Each year, as ministers gather from all corners of the world for the World Bank/IMF Spring Meetings, Washington DC resounds with a cacophony of differing perspectives on future prospects, like a giant, multinational orchestra tuning up. Yet this time, in both public and private gatherings, with both developed and developing country dignitaries, as well as leading technocrats from the international financial institutions, one refrain kept recurring, defining the mood of the whole symphony. I would summarize it as 'The numbers are looking better, so why don't I feel good about them?' This was the most common explicit or implicit refrain I heard from a wide variety of policymakers. I see three factors behind it.
The numbers are indeed better but in many cases still not good enough.
For the advanced economies, the upgrading of the US growth projection for 2017 to a healthy 2.3 percent is a significant reason for optimism, with Europe and Japan also showing firmer recovery. (All numbers are from the IMF April World Economic Outlook.) For emerging markets, almost every region is forecast to do a little bit better in 2017 than it did last year but, except for Asia, still remains short of potential or what is needed to deal with high unemployment and stagnant living standards. Sub-Saharan Africa is coming off its worst growth performance in a decade to grow at a projected 2.6 percent which hardly keeps up with population growth. And Nigeria, South Africa, and Angola, the big anchor economies in the continent are struggling for different reasons (in his recent CGD Podcast, President Adesina of the African Development Bank explain how his institution at least can help tackle Africa’s worrying growth trend.)
Latin America's improved performance reflects to a large extent the ending of recession in Brazil, with storm clouds looming over the region's commodity exporters and the threat of protectionism affecting Mexico. For the Middle East, there is some improvement in the outlook for both oil importers and oil exporters (notwithstanding the lower headline growth numbers for the latter which reflect lower oil production even as the non-oil economy, which is what matters for jobs and economic activity, is picking up as fiscal drag eases because of firmer oil prices). But in both groups of Middle Eastern countries, the 2017 numbers fall short of what is needed, as do, more worryingly, the longer term protections for growth under current policy frameworks.
To be fair, in every region there are some countries that are doing much better and whose prospects look good but it is hard for them to realize their full potential when their neighbors aren't making progress.
It's really only in Asia that growth rates around 6 percent provide a strong basis for optimism, even allowing for the well-known risks that come from China's rebalancing and growing political tensions in a number of regional hotspots. By contrast to the pallor of the World Bank/IMF Spring Meetings, at the Asian Development Bank Meetings in Yokohama last week, I was struck by the difference in the substance and atmospherics of the conversations. The talk there was about how to cope with the challenges that come from sustained of high growth: inclusivity, urbanization, inequality, environmental sustainability, and a doubling of infrastructure that needs over $1.5 trillion of financing per year.
These better numbers are subject to a variety of downside risks.
The most obvious of these is the risk of protectionist policies by the US and others. Attempts to downplay the significance of the absence of the usual statement on resisting protectionism in the recent G20 ministerial communique were only half convincing. A second risk is whether financial—especially equity—markets are being too complacent in pricing risk. I was struck by comments to this effect both in some of the public seminars and—more forcefully—in private meetings.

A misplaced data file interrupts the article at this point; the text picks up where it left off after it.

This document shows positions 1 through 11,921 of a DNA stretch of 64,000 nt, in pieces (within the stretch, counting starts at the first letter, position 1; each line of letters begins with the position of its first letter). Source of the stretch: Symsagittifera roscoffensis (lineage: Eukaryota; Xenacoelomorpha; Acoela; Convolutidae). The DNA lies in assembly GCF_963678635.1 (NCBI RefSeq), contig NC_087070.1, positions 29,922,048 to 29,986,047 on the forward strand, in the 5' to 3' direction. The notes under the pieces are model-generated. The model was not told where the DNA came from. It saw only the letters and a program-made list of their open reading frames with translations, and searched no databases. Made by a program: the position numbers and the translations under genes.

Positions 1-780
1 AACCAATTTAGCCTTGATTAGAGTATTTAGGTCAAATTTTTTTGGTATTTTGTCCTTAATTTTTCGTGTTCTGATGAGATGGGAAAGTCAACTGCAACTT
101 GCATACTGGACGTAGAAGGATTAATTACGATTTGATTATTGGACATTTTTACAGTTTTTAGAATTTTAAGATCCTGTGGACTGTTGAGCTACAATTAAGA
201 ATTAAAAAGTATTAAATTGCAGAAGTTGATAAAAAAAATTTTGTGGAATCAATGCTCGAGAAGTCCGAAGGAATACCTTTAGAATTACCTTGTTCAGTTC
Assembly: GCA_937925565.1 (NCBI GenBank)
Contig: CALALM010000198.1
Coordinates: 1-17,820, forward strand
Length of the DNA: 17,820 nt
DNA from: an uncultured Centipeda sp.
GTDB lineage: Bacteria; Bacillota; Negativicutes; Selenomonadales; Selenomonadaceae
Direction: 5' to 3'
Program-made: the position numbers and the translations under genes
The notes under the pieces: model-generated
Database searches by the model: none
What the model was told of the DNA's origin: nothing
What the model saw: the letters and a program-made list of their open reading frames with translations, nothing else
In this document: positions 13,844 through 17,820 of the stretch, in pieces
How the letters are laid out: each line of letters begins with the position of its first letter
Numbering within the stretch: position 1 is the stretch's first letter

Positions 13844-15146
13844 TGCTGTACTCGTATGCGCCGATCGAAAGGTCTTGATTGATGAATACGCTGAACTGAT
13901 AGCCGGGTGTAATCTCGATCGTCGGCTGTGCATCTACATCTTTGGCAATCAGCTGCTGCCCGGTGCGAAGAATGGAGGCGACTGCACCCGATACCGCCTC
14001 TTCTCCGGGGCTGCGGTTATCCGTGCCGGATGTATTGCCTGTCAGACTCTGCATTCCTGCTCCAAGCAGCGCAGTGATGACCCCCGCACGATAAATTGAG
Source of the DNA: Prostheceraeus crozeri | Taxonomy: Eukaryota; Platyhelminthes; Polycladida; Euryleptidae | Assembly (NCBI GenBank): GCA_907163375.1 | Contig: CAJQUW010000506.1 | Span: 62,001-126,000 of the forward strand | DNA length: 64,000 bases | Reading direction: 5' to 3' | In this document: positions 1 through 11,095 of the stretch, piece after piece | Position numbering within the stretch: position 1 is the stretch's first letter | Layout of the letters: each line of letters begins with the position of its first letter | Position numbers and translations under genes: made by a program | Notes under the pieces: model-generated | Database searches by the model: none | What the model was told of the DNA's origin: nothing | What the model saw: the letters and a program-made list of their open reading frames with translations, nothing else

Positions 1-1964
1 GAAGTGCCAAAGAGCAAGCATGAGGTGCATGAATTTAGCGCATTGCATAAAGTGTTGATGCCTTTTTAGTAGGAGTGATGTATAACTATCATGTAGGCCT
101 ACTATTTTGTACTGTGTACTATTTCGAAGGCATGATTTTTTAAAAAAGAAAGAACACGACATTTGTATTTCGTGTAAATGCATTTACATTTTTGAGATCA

Populism is a real and present danger.
Finally, there was a generalized sense that the liberal, open, cooperative economic model, for which the World Bank, IMF and many of the policymakers at the meetings have been advocates, is under serious threat from the backlash against the downside effects of globalization and technology, exploited by populist political forces (the meetings took place before the first round of voting in France). The more thoughtful participants recognized that fixing this will require more than tinkering at the margins of current policies (a bit more money on worker retraining and some action on 'fair' trade). They also saw that technology induced changes yet to come will impact the nature and organization of work in ways that will pose deep and difficult challenges for most rich countries, challenges which their institutional political systems are not yet equipped to bear.
Overall I would characterize the mood of the Meetings as a sigh of relief at the breathing space provided by somewhat improved economic performance in the year ahead but a recognition that if we don't address some short term risks and fundamental challenges, the light at the end of the tunnel could well be the proverbial freight train.
In this paper, I examine the effects of power sharing on vulnerability to adverse shocks in a multiethnic setting. Combining a unique dataset on the allocation of ministerial posts across ethnicities with the spatial distribution of Ebola, I provide evidence that ethnic representation mitigated the transmission of Ebola in Guinea and Sierra Leone. The findings suggest that one percentage point increase in proportional cabinet shares reduced Ebola transmission by five percent, as reflected in the total number of confirmed cases.
Kate Raworth's new book Doughnut Economics discusses "seven key ways to fundamentally rethink economics and transform the economy into one that works for all." Raworth will present her ideas from Doughnut Economics, to be followed by discussion and debate with the audience. Kate Raworth is a senior research associate at Oxford and senior associate at the Cambridge Institute for Sustainability Leadership.
This annual report marks two milestones in 2016: CGD’s 15th anniversary and, at the end of the year, its first leadership transition, with founding president Nancy Birdsall being succeeded by Masood Ahmed. In this first era, the Center has established itself as an influential voice in international development policy, with a unique model of nonpartisan policy innovation.